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Find solution to Polynomial Sequences without going through variety

asked 2019-08-02 20:27:39 -0500

bernalde gravatar image

Hi everyone, I'm computing the Groebner basis of an ideal defined over the QQ ring. Once I have this Groebner basis, I would like to obtain a set of values that satisfy the equations in the Groebner basis. I know that the full set is going to be the variety of the ideal, but since this object is huge, I might not be interested in finding those values. In Maple, after computing the Groebner basis, I'm able to call the solve() method on it and even set a maximum number of solutions I want to obtain. As a small example:

P.<x,y,z,t>=PolynomialRing(QQ,4) 
I = P.ideal(x*(x-1), y*(y-1), z*(z-1), t - x*y*z)
gb = I.groebner_basis()

Here I could have called I.variety() or gb.variety() and obtained the same set of solutions:

sage: gbI.variety()
[{y: 0, z: 0, t: 0, x: 0},
 {y: 0, z: 0, t: 0, x: 1},
 {y: 1, z: 0, t: 0, x: 0},
 {y: 1, z: 0, t: 0, x: 1},
 {y: 0, z: 1, t: 0, x: 0},
 {y: 0, z: 1, t: 0, x: 1},
 {y: 1, z: 1, t: 0, x: 0},
 {y: 1, z: 1, t: 1, x: 1}]

But I would like to know if it is possible to call a method like (I can do this in Maple):

solve(gb,[max_sol=2])

Such that I can obtain a subset of the variety instead of the whole set. My motivation is that the size of the initial system of polynomials that I have is considerably larger than this example, and finding the feasible solutions on the reduced Groebner basis is more manageable. I might also not be interested in all the elements in the variety. Finally, if I transform the Groebner basis in an ideal itself and try to compute the variety on that object

gbI = ideal(gb)
gbI.variety()

I find the following error

RuntimeError: error in Singular function call 'groebner':
int overflow in hilb 3
error occurred in or before standard.lib::stdhilb line 299: `    intvec hi = hilb( Id(1),1,W );`
expected intvec-expression. type 'help intvec;'
leaving standard.lib::stdhilb
leaving standard.lib::groebner
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The variety method can be turned into an iterator, but it is not clear whether it will be faster (it depends on where is the time-consuming part of the code). Could you please provide the code for the genuine larger example so that we can test ?

tmonteil gravatar imagetmonteil ( 2019-08-20 03:36:13 -0500 )edit
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Can we find out what Maple's algorithm is? I'm also interested in this.

rburing gravatar imagerburing ( 2019-08-20 04:00:01 -0500 )edit

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answered 2019-08-20 01:44:28 -0500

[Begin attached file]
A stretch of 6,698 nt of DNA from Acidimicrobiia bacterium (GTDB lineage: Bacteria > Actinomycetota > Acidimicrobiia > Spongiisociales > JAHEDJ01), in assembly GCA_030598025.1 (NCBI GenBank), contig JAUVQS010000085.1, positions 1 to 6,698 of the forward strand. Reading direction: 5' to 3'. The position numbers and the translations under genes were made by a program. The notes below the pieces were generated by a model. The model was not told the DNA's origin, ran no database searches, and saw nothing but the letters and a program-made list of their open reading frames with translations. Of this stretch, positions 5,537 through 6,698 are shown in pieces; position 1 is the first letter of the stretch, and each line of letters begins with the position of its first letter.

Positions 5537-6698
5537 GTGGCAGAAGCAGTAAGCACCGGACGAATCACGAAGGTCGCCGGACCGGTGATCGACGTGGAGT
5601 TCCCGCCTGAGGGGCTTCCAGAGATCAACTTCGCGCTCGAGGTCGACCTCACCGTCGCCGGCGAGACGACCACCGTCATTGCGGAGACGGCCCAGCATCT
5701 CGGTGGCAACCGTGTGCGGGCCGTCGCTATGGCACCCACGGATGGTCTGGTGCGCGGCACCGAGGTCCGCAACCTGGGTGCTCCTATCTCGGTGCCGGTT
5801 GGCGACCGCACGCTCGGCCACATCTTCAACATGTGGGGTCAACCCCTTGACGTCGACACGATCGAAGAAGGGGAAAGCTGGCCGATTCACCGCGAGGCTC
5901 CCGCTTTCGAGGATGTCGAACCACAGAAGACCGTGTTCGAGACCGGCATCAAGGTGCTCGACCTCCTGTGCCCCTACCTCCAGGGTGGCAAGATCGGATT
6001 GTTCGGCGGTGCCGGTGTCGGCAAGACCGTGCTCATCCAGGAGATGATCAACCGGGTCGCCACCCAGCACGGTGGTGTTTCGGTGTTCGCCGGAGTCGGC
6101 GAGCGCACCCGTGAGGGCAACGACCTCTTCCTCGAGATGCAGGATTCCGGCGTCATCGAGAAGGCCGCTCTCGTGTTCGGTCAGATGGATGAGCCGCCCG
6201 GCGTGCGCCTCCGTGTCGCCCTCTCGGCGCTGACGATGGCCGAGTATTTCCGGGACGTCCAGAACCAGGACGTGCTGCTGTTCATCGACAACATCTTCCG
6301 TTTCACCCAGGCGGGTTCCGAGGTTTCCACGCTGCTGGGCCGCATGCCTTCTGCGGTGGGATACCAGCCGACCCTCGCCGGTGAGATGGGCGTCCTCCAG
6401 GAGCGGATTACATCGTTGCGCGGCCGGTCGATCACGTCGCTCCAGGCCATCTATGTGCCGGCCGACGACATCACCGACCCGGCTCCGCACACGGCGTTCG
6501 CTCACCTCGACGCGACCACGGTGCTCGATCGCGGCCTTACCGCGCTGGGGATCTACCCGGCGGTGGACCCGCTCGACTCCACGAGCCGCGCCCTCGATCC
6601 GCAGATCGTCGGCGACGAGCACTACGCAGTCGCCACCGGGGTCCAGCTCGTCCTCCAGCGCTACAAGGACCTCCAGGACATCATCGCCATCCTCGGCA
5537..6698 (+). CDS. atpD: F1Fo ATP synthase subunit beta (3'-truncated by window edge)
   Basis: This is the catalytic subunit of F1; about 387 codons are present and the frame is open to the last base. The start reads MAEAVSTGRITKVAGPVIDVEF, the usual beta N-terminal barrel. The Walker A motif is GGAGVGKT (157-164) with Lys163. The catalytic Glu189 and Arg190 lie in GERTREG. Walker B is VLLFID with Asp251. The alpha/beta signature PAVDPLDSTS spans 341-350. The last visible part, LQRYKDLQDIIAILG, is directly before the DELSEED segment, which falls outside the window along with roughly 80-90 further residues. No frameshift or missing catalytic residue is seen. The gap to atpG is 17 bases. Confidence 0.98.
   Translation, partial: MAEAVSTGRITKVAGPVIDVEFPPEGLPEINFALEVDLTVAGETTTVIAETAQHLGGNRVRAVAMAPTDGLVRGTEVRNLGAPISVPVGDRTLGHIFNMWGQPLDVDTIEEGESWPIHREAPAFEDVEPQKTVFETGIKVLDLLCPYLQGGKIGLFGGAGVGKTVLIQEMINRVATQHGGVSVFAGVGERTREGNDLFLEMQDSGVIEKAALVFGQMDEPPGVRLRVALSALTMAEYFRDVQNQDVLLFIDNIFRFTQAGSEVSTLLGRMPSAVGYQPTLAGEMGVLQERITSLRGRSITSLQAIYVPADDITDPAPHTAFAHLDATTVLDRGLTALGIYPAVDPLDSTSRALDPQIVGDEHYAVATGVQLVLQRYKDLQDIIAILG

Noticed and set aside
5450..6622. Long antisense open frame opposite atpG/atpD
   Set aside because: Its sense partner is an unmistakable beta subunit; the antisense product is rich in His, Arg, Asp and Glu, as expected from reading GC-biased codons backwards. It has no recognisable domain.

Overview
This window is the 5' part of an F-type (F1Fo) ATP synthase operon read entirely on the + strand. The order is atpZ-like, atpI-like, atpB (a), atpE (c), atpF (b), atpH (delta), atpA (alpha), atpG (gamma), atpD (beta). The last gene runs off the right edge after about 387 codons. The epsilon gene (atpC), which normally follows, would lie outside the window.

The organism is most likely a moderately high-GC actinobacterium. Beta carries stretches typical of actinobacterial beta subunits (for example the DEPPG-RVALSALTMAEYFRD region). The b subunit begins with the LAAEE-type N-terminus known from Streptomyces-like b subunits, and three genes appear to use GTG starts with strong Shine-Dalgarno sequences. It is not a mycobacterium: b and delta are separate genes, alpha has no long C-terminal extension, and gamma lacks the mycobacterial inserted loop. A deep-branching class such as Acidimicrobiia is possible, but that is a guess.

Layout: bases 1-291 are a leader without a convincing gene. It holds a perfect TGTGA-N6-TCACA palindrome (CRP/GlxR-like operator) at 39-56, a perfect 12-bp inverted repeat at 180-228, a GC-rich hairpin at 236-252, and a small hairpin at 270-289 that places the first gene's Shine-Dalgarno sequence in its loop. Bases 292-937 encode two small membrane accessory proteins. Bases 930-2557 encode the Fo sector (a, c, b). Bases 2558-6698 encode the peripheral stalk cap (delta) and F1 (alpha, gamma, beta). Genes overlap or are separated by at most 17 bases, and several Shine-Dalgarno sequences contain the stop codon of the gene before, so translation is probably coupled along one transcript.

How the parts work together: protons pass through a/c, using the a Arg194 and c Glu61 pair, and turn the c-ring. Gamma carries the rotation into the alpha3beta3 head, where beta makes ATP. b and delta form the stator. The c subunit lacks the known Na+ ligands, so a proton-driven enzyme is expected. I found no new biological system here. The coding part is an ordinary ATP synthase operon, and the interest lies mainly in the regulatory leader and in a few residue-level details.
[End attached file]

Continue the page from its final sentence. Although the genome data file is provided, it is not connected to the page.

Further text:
mwageringel gravatar image

It is not currently possible to compute just a small subset of solutions, as far as I can tell. It would not be hard to improve the implementation of I.variety() to return the results lazily, though (for example using sage.misc.lazy_list). This could indeed be useful whenever the number of solutions is large.

However, the expensive part of the computation is the computation of a Gröbner basis which cannot be done lazily. I cannot reproduce the error you mentioned, but this step seems to be the one that fails. The implementation first computes a triangular decomposition which requires a Gröbner basis with respect to the lexicographical term ordering. It could help if you are able to compute a lex-ordered Gröbner basis beforehand, possibly using a different algorithm more suitable for your concrete example.

Also, I encourage you to take a look at the https://github.com/sagemath/sage/blob/8.8/src/sage/rings/polynomial/multi_polynomial_ideal.py#L2516-L2570 (source code) of this function to better understand what it does.

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Thanks for your response! I understand the point that you are making. I was just wondering that, since I already have a Groebner basis computed, when I call the "solve" method on it, it shouldn't try to spend time recomputing the Groebner basis itself. Maybe we can consider having a lazy option for the variety computation which before everything queries the ideal if it is a Groebner basis first. In any case, for practical purposes, finding solutions to systems of polynomial equations more efficiently is always something we should aim for (and Maple is doing a great job in that front).

bernalde gravatar imagebernalde ( 2019-09-24 18:25:46 -0500 )edit

The results of Groebner basis computations are usually cached in Sage, so that the same expensive computation is not performed twice. In fact, the implementation of triangular_decomposition does also check whether the ideal generators form a Groebner basis, but if the term ordering is different from lex, the ordering needs to be changed to lex via transformed_basis, which potentially is an expensive operation as well.

mwageringel gravatar imagemwageringel ( 2020-01-01 11:32:23 -0500 )edit

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Asked: 2019-08-02 20:27:39 -0500

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Last updated: Aug 20 '19